EC takes the law commission recommendations forward, but don’t expect much from political parties
GN Bureau | March 31, 2015
The law commission presented its 255th report, on electoral reforms, on March 12, with some bold recommendations to make democracy more meaningful and thriving. It should have generated a debate. But, like several reports on this crucial subject in the past, the political parties have largely ignored it.
An exhaustive analysis and criticism of the law commission report:
For a thriving democracy
The cover story of the April 1-15 edition of Governance Now
Against this backdrop, it is heartening to note that the election commission (EC) has taken the first step of organizing a national consultation on ‘political finance and law commission recommendations’, held in Vigyan Bhawan on March 30.
The seminar was attended by law commission chairman justice AP Shah, former chief election commissioners Lyngdoh, Krishnamurthy, Gopalaswami, Chawla and Quraishi, former chief information commissioner Satyanand Mishra, former CBDT member SS Khan, as well as representatives of political parties, lawyers, academicians, and members of civil society.
After opening remarks by election commissioner Nasim Zaidi and address by chief election commissioner HS Brahma, justice Shah gave an overview of the recommendations on political finance.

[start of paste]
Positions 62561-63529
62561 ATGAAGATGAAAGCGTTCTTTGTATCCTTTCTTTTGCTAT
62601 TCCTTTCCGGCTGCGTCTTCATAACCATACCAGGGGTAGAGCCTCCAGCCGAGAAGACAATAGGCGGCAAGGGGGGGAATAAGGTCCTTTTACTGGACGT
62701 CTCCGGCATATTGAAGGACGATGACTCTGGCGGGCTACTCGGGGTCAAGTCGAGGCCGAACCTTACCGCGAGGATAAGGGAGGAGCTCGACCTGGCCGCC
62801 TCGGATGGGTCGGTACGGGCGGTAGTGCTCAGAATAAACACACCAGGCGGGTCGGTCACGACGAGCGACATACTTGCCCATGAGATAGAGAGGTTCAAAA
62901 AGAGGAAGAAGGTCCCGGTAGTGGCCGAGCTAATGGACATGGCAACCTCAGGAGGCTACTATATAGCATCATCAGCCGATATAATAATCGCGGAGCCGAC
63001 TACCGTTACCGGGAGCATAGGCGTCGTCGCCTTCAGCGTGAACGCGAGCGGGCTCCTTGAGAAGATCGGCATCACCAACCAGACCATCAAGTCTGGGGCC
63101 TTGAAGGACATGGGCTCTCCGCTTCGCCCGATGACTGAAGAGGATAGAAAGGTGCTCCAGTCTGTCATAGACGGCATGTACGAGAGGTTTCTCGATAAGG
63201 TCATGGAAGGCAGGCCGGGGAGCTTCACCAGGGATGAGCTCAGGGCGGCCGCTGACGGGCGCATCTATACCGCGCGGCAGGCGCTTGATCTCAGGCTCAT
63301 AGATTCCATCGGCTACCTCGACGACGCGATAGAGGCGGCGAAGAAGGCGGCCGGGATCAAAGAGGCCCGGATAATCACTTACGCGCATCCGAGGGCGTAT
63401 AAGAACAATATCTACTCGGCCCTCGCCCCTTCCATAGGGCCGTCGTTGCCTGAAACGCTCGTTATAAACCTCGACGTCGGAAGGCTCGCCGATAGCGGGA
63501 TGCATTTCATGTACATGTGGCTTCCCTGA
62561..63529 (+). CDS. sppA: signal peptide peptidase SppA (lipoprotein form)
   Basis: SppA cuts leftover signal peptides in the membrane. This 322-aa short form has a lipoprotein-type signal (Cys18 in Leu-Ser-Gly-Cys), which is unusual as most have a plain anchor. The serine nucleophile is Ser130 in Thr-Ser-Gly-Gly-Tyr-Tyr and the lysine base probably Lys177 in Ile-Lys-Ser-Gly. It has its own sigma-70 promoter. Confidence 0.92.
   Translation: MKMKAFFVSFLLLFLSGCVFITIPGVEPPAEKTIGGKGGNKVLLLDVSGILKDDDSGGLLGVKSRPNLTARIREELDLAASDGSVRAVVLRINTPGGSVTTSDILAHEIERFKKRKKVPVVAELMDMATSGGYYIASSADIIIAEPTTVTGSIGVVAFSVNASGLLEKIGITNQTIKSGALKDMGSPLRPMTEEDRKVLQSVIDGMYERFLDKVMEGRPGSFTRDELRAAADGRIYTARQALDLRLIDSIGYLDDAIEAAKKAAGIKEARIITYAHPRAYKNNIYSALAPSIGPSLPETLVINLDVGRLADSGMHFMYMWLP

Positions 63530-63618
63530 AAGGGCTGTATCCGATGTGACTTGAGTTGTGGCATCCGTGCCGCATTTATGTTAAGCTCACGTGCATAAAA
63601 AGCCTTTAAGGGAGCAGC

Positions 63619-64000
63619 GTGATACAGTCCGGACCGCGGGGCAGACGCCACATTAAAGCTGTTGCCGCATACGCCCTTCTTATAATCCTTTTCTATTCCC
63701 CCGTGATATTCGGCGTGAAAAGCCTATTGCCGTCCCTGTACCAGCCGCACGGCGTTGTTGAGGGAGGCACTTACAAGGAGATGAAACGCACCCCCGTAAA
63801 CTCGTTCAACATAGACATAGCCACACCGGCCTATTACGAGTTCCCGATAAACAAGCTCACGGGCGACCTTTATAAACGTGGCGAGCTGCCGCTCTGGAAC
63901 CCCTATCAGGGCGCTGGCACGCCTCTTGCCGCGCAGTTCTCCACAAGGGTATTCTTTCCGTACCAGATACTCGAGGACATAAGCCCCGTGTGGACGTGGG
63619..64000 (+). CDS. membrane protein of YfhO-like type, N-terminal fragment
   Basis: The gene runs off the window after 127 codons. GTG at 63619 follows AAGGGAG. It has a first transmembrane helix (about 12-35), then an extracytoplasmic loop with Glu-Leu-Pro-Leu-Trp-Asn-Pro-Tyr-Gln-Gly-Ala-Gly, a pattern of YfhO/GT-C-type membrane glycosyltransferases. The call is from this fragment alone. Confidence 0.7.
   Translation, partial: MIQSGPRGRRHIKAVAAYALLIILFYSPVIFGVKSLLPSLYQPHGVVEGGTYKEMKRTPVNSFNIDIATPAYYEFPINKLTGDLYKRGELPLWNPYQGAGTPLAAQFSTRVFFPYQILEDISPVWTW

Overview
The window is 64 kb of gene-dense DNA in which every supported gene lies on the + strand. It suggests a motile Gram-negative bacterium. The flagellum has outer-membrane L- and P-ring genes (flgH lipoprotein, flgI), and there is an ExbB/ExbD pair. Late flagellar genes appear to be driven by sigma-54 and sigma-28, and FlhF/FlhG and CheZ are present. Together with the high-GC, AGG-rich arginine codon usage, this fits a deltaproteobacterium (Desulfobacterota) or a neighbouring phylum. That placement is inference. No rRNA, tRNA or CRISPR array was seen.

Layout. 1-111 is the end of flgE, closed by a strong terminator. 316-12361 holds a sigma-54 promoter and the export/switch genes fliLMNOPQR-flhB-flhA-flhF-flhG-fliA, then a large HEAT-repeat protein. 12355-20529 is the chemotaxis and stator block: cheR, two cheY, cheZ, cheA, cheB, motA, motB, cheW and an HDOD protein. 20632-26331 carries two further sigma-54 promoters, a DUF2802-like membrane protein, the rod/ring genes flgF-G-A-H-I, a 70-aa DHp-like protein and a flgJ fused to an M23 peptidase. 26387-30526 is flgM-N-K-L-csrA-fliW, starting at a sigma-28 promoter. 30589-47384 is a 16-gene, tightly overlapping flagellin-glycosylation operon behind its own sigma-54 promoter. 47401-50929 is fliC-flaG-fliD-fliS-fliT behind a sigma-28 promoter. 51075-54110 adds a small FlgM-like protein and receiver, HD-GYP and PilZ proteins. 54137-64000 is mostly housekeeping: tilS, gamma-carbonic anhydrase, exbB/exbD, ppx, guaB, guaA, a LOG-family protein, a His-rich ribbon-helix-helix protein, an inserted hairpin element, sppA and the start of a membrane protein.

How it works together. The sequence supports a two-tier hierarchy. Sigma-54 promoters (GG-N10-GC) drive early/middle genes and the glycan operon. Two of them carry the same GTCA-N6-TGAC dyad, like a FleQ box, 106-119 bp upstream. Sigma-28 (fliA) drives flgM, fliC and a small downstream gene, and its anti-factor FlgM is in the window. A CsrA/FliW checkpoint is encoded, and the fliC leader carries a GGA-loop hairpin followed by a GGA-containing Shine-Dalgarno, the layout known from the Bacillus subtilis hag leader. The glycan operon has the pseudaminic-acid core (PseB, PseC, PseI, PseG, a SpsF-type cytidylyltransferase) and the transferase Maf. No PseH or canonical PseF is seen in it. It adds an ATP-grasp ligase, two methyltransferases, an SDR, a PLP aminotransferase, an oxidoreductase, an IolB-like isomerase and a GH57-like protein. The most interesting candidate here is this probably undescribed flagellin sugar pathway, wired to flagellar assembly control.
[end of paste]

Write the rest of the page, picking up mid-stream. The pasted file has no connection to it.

The event had technical sessions on four topics: international best practices on political finance, law commission recommendations and expanding in-kind government subsidy during election campaign; recommendations on contribution to political parties and candidates and law commission recommendations and reforms on accounting and disclosure of election expenses by parties, candidates and third party campaigners and reforms on vote buying.
The day-long consultation concluded with an address by Brahma and Zaidi.
According to a press release, the consultation groups arrived at broad consensus on some of these issues:
1. ‘Big Money’ in elections to be controlled
2. ‘Vote buying’ to be controlled within law
3. Transparency of accounts of parties/candidates
4. No corporate donation to political party.
5. Formation of a National Electoral Trust under the control of the election commission for corporate donations.
6. EC to be given power to make rules.
7. Third-party campaigners to be monitored.
8. Fast-track courts to try election offences.
The detailed report on National Consultation will be compiled and will be made available on the EC website, the release said.
While the consultation at least starts off the much-needed discussion of the law commission recommendations, leading political parties are yet to even react to the report, much less take action. For obvious reasons, the parties have shown little inclination to bring in reforms in electoral practices, and much of the way forward is solely in their hands, as their word is final in law-making.
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